We wonder if the image is of Ricky Lawless from that fateful summer of 1988, and I'm sure we'll find out soon enough; the August solicitations will likely be released in the second half of May.

Brubaker continues his newsletter with some inside info on the Bad Weekend hardcover.  The announcement seemed to come out of nowhere, and that's because the idea wasn't from the team, it was from Image Comics publisher Eric Stephenson.  It sounds like the book is already complete -- finished very quickly during the production of issues #4 and #5 -- and Brubaker includes a few panels from the new content, which includes revised dialogue and narration.

Ed Brubaker is practically gushing over the upcoming hardcover, writing, "the book is gorgeous, and we're really proud of it, to the point we nearly killed ourselves getting it done in time."

He also discusses the other big project in the news, Too Old To Die Young, revealing that the Cannes screening will be of episodes 4 and 5 under the single subtitle of "North of Hollywood, West of Hell," and not as separate episode titles.

He also warns fans about the new series and has some recommended viewing in advance of the "hypnotic and surreal" Amazon series:
"Watch VALHALLA RISING, watch DRIVE, watch NEON DEMON, and ONLY GOD FORGIVES. Refn's movies are very divisive, and he's completely fine with that. They're more like insane European midnight movies from the 60s and 70s than anything you'd normally see on TV or a streaming platform, and this show is not in any way like a typical streaming show."
And, in addition to sharing a few random links -- some, very random -- Ed Brubaker strongly recommends that fans not take any chances in hunting down Criminal...
"[Criminal #4 is] out this week, and sadly, I've been getting a lot of emails from readers having trouble finding the issues. Lots of reports of first-day sellouts. So you may want to call your comic shop and make sure they hold one for you or place a standing order.
"I hate to be that 'pre-order your comics' guy, but the market is tightening its belt right now, and many retailers are ordering to sell out immediately. So if you want CRIMINAL every month, make sure your shop knows. Even comics' smartest retailers cannot read your mind."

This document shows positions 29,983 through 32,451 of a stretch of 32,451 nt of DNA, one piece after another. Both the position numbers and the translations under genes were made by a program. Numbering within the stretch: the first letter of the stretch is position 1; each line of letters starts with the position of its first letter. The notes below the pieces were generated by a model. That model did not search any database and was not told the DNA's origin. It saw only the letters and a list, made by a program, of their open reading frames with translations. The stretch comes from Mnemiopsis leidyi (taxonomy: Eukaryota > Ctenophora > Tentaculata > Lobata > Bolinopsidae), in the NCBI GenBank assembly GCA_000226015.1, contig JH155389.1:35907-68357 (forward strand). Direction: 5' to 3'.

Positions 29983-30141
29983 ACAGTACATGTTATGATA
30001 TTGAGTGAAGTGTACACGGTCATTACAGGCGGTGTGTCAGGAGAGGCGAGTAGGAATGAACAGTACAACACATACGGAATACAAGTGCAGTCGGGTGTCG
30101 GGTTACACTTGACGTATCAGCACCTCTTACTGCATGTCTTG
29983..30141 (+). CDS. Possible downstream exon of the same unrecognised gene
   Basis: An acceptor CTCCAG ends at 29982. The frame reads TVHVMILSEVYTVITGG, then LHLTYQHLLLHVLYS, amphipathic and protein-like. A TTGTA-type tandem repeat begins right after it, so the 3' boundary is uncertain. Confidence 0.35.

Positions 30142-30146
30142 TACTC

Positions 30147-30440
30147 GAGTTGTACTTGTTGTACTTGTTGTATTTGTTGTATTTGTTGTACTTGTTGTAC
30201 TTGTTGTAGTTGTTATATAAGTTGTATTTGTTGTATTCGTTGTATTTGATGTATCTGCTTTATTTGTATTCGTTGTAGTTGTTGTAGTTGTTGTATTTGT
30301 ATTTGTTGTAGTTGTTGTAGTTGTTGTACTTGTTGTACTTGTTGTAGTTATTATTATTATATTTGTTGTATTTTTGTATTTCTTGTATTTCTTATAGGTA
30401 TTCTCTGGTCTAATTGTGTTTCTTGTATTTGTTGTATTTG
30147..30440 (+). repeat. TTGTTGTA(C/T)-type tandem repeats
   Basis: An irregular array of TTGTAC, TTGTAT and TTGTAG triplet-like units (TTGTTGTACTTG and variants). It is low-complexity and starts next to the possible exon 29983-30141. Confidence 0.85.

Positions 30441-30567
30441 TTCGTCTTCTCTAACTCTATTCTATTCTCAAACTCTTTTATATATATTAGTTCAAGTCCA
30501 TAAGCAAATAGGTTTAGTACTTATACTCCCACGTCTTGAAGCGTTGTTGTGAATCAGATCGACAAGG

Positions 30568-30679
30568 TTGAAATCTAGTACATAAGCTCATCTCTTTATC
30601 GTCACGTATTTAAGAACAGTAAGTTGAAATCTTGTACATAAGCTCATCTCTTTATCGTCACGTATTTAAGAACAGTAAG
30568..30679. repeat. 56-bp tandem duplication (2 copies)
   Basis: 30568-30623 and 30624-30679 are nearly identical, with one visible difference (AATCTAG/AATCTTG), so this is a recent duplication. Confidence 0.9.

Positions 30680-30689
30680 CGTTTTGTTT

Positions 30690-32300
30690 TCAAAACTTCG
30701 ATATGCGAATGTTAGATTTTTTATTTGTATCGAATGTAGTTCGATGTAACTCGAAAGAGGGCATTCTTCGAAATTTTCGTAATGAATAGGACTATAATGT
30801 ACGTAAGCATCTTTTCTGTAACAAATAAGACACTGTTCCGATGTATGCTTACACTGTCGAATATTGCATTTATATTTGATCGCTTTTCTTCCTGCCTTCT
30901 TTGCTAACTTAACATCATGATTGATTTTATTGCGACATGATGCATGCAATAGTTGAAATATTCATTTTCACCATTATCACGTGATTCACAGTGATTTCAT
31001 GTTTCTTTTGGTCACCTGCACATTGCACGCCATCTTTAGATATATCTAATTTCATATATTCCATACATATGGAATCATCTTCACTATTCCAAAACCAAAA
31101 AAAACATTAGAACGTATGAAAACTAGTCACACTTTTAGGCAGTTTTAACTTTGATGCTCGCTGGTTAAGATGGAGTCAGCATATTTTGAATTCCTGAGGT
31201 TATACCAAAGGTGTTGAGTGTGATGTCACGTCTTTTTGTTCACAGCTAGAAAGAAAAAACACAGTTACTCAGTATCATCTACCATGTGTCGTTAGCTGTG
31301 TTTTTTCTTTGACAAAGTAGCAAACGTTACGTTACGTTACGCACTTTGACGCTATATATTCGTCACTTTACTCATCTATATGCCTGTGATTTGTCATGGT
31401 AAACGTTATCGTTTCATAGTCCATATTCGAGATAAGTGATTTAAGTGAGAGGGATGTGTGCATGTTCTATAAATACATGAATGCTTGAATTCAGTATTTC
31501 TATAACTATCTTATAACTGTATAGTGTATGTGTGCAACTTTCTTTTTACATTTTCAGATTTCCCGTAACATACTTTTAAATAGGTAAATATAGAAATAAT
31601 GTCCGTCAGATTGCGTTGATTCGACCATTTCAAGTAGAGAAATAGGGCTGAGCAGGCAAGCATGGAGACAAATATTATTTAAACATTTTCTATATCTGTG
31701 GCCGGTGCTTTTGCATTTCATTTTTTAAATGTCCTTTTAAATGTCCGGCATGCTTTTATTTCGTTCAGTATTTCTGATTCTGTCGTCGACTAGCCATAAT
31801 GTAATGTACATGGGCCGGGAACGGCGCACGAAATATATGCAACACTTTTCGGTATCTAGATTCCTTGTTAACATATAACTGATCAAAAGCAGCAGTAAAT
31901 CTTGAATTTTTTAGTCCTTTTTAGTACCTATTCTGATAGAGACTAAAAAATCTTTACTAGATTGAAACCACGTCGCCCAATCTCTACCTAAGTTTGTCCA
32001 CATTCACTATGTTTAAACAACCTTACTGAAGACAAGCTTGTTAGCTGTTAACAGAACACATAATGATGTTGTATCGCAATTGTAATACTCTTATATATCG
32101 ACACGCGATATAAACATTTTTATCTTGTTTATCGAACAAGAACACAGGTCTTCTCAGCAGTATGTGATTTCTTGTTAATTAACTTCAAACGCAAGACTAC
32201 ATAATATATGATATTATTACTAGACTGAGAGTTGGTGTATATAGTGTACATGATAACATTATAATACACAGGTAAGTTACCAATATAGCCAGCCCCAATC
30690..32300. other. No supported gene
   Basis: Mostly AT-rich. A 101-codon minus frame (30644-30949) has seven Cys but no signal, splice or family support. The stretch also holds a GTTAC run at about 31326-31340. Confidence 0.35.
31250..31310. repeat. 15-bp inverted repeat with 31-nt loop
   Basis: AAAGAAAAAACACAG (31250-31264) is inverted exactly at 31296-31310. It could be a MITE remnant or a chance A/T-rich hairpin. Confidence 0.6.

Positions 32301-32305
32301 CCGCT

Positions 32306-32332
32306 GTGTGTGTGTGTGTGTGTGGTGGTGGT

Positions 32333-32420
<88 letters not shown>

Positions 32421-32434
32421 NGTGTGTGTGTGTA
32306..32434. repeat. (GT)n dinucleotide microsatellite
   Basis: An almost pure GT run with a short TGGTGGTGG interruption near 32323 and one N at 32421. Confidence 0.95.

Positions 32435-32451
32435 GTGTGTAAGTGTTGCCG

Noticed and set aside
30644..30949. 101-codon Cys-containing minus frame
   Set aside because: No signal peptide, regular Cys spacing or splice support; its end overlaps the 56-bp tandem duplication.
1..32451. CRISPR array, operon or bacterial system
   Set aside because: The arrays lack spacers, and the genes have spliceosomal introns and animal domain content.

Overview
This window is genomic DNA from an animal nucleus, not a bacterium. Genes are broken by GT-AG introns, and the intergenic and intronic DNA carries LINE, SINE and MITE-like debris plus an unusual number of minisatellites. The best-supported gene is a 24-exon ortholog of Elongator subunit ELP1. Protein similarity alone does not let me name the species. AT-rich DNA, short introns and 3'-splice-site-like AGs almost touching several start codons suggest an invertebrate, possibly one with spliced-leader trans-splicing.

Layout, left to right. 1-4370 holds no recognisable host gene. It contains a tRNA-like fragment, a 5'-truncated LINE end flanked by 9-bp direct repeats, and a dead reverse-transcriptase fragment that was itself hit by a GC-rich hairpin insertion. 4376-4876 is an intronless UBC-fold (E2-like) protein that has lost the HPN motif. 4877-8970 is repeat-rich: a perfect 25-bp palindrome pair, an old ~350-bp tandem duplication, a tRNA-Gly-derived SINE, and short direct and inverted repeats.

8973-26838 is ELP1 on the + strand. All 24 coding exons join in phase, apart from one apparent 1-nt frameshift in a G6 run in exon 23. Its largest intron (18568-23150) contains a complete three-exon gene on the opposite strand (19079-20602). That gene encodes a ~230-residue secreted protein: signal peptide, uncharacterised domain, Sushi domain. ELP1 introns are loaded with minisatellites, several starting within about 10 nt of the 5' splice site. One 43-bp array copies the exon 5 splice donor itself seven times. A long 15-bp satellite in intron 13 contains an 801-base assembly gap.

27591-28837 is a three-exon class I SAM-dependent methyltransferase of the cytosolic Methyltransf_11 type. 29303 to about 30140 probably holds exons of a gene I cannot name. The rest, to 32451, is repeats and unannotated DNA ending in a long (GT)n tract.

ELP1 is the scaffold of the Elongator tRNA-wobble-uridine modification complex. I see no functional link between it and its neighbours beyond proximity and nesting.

...and he has a similar request regarding Bad Weekend, asking readers, "Please order it from your local comic shop or bookstore."

Finally, there's a great YouTube video from February that we had overlooked, and we can't recommend it enough:  Strip Panel Naked has a nine-minute video, embedded below, on the history of colorists in the collaborations of Brubaker and Phillips.


It's not comprehensive -- Dave Stewart isn't mentioned, nor is every work analyzed, including Incognito and Fatale -- but the video is surprisingly wide-ranging, from Tony Avina and Sleeper to Val Staples and early Criminal, to Elizabeth Breitweiser with The Fade Out and Kill or Be Killed, and now Jacob Phillips with Junkies and the newest incarnation of Criminal.

Strip Panel Naked takes a very different approach from The Undertow Podcast. While we tend to focus on individual works, Hassan compares and contrasts more than fifteen years of content, and while we're limited to audio discussions, he can show as well as tell, with eight example pages.

In short, the inks and the colors have slowly become less realistic and more impressionistic, but they continue to complement each other. 

(I would add that these different approaches have never been at the expense of clarity in storytelling and characterization, and the work of these talented colorists argues against any future black-and-white reprints.)

It's a helluva video, and we hope that we can get a few more eyes to this channel, which we're just beginning to explore for ourselves.